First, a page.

ERIC Number: ED331113
Record Type: RIE
Publication Date: 1991-Apr-28
Reference Count: N/A
Teaching Observation by Being Observed Yourself.
Boileau, Don M.
An assignment was developed that requires each student in a communication class to observe the dynamic of classroom communication. In this way, both the students and the professor receive feedback about various communication roles both can take. Systematic observation systems can be defined as part of classificatory systems that record certain aspects of a classroom behavior as it occurs. Teaching systematic observation allows one to teach both method and content at the same time. The focus on communication allows the teacher to help prospective teachers learn about communication dynamics by analyzing actual data gained from systematic observation. Each student is required to observe the instructor and/or the class and make an oral report on the findings. The class and/or the instructor develops the question to be answered by the observation and the observation form to be used. Students are expected to recommend ways to improve the teaching/learning in the class in their reports. A typical list of observations over a semester includes: frequency of participation by each student, time of participation by each student, and the nature of each student's response in terms of content. The 10 activities given are valuable from two perspectives: a communication pattern can be improved, and students learn that a teacher can accept information from colleagues about improving instruction. Students can gain confidence in the critical process and become better prepared for asking others to observe them, and can learn from these suggestions. (MG)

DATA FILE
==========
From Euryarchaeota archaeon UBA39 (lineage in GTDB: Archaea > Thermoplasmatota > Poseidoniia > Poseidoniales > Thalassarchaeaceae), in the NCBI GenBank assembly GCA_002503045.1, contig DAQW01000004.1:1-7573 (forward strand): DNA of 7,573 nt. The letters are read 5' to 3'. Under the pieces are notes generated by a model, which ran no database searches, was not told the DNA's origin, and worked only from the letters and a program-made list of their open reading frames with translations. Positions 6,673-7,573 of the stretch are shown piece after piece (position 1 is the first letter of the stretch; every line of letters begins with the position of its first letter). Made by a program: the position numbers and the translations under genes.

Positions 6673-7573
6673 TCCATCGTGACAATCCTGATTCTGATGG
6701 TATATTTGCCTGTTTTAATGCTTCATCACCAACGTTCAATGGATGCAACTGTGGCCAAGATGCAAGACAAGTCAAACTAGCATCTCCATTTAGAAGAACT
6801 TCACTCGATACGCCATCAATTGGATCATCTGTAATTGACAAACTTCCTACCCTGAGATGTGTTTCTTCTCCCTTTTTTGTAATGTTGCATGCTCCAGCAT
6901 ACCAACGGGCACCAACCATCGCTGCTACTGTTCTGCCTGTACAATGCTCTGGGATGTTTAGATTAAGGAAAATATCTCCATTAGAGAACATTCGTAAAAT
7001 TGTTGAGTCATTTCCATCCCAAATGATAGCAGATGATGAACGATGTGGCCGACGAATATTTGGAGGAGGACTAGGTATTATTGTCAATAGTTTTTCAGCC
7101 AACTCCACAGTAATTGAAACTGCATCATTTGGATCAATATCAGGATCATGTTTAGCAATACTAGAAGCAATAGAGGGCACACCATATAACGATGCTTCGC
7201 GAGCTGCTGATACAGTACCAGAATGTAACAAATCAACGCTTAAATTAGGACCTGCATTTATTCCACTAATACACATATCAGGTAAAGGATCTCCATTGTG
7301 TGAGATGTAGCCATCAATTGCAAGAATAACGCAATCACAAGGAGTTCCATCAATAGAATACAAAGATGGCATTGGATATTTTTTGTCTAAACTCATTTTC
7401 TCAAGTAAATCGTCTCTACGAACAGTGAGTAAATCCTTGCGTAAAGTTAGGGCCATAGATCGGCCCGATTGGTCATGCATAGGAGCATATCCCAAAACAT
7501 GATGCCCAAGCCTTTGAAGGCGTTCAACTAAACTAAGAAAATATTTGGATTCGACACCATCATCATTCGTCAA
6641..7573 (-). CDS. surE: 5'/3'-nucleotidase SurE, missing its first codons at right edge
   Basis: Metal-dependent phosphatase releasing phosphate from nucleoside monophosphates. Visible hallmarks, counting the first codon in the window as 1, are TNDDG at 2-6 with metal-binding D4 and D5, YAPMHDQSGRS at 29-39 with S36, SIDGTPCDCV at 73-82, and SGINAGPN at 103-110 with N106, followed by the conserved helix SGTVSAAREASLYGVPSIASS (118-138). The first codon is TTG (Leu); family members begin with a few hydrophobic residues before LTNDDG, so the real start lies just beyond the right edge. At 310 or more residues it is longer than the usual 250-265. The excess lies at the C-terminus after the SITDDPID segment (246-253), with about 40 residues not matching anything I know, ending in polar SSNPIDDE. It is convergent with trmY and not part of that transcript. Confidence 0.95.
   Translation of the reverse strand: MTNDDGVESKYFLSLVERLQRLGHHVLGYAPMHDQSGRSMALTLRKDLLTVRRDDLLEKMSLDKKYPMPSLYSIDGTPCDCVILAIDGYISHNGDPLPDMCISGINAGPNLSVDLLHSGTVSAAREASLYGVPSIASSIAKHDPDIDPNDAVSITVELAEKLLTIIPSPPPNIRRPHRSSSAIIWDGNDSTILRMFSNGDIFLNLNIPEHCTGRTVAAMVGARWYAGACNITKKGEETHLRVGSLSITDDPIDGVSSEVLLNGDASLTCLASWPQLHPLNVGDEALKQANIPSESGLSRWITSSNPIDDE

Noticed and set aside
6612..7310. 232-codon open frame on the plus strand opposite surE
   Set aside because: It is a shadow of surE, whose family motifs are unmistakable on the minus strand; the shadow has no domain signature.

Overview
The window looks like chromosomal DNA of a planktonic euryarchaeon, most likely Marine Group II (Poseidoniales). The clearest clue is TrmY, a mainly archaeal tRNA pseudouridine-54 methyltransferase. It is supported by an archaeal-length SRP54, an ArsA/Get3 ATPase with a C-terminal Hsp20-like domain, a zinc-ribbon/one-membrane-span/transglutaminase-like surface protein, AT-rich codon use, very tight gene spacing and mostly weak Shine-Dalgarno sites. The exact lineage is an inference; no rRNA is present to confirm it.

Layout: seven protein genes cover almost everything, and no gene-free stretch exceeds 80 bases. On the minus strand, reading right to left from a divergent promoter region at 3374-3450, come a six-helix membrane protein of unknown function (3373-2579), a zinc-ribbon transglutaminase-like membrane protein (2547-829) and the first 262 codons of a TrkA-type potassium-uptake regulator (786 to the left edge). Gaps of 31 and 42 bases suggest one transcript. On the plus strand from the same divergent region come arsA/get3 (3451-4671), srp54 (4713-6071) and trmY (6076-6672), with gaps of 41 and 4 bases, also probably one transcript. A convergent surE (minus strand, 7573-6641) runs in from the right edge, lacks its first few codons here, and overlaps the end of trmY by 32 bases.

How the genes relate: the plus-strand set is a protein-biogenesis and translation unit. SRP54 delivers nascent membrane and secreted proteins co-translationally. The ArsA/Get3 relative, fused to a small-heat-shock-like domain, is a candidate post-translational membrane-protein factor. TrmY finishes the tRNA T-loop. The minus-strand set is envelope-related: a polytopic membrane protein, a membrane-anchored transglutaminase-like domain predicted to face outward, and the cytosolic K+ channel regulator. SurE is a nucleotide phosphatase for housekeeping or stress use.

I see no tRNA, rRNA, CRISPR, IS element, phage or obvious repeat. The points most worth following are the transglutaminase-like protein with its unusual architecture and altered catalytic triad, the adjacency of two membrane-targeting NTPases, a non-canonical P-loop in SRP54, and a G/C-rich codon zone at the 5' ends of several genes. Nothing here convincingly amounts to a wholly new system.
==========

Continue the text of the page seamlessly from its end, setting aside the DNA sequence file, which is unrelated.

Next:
Publication Type: Speeches/Meeting Papers; Guides - Classroom - Teacher
Education Level: N/A
Authoring Institution: N/A
Identifiers: Observation Techniques
Note: Paper presented at the Annual Meeting of the Eastern Communication Association (Pittsburgh, PA, April 25-28, 1991).